Viva el campeón: A Study on Brandon Moreno 1

Brandon Moreno may be one of the most easily liked fighters in the sport today, with a persona and style always endearing to the fans and almost impossible to root against. Whether it’s the down-to-earth LEGO-loving nerd in him or the scrappy Mexican boxing-esque fighting Moreno is most definitely one of a kind. He was first introduced to mixed martial arts at the age of twelve when he decided he wanted to lose some weight. In Tijuana, Mexico at the time, for Moreno that meant training at the local Entram gym, a humble martial arts academy. As would become a staple in Moreno’s career, it wasn’t the prodigal rise of an obvious future MMA superstar. He amassed a decent 6-3 record in his first 9 bouts before entering the World Fighting Federation. Five more wins later, he had earned a shot on The Ultimate Fighter: Tournament of Champions reality show on team Benavidez. However, at the last minute, Moreno would falter, making it to the finals and losing to current contender Alejandro Pantoja.

Regardless, his performance on the show earned him a shot in the UFC, which lasted five fights before coming to a close via back-to-back losses, including once again to his rival Pantoja. Undeterred, Moreno went on to win the LFA championship belt in order to state his case for a return to the UFC. Since re-entering the promotion, Moreno is yet to lose, although he has been on one end of two draws. The remaining fights include four wins over top competition, the most recent at UFC 263 when he submitted the champion Deievson Figueiredo to claim the flyweight belt.

Let’s now look at the style that Moreno developed as he navigated his way through the world of MMA, after career setbacks to secure the underdog story and become the best flyweight in the world today.

Style Breakdown

Brandon Moreno’s two biggest attributes are his quickness and his scrambling ability. Moreno, because he enjoys a slight speed advantage over much of the division, has the luxury of using a crouched posture with his head out forward to bait in fighters who use a power-oriented style. He does it to bait them into headhunting so that he can then stick and move with his dynamic footwork and stiff jab. However, Moreno’s pace is also a massive factor as to why this works, he builds upon his jab so that while his opponents miss big opportunities he peppers them with shots that don’t necessarily have all his weight behind them but consistently land and add up. Of course, this doesn’t mean he has perfect defense, and when he is unable to safely exit and counter he definitely has begun to wear the damage on his face but an innate toughness has also been something that he has shown an ability to lean on his way to becoming champion.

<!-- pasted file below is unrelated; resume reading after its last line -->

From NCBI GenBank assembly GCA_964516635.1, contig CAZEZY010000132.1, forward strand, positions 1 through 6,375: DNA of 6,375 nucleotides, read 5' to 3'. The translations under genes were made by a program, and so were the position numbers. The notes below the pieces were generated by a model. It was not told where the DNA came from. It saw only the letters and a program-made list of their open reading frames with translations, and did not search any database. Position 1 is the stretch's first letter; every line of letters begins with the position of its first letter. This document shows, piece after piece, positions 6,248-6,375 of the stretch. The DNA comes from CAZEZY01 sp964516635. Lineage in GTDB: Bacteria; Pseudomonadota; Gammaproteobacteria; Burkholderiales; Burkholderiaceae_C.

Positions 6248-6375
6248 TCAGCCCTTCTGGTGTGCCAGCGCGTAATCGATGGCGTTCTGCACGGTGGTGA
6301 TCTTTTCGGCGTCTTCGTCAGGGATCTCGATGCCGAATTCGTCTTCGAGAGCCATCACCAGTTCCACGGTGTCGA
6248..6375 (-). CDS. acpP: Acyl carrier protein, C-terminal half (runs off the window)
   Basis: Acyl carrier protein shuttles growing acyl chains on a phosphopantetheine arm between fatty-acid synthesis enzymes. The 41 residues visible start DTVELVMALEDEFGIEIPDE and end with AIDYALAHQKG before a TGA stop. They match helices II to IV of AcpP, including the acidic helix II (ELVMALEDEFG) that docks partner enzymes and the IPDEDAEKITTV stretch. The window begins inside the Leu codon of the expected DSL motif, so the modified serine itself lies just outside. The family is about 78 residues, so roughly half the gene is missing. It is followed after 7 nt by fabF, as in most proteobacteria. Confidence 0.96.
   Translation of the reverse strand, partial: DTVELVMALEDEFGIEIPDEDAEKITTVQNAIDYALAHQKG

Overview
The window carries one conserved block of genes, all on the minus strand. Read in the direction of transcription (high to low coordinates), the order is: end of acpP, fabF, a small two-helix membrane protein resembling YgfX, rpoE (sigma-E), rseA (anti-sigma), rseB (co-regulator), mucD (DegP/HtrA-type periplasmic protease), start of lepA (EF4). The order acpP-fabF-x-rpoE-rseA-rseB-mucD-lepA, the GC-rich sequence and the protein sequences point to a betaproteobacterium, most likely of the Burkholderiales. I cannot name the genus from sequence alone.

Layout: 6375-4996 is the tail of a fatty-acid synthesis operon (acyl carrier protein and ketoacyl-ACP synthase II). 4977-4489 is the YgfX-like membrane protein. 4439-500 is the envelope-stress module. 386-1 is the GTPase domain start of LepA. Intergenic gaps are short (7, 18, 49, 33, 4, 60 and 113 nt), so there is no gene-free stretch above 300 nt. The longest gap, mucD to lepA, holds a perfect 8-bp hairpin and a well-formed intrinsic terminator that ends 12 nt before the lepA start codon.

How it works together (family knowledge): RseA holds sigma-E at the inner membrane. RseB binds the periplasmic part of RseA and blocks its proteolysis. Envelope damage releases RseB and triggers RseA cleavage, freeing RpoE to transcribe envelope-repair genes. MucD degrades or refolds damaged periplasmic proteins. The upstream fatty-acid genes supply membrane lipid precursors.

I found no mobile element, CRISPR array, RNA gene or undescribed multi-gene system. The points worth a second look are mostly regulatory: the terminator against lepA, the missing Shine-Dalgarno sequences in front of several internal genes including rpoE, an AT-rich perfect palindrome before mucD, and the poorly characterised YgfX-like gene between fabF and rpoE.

In terms of his technical arsenal, Moreno most leans towards boxing as a primary skillset. He has a great double left hook he likes to use outside of his excellent jab. Both of these weapons are especially effective because Moreno uses such good circular movement. He is also very heavy on the lead leg causing the lead hand to be always cocked because twisting off the front leg is an option always present. His body mechanics on the jab are near perfect and the snap of the punch comes pretty much right on impact.

Grappling-wise, Moreno doesn’t necessarily have the physical presence of some of the other flyweights around him such as Deiveson Figueiredo or Askar Askarov, but he makes up for this with a scrappy scrambling style and an ability to create chaos. Often one of the most difficult things about fighting Moreno is that when his opponents shoot on him there is always a threat that they will be reversed or end up in a compromised position because he is so unpredictable. This also means that Moreno is most dangerous when he has positions where he is tied around opponents rather than smashing them with pure top pressure, making his back control one of the worst places to find Moreno if you’re fighting him. Part of the reason for this is it allows him to pepper just enough ground and pound to create openings without fear of being swept or shucked off.

Preparing To Defend the Belt

Brandon Moreno will look to defend his newly earned flyweight strap when he once again fights the man from who he took it from. Deiveson Figueiredo and Brandon Moreno are set to face one another in a trilogy fight this weekend at UFC 270, as the co-main event underneath goliaths Cyril Gane and Francis Ngannou.

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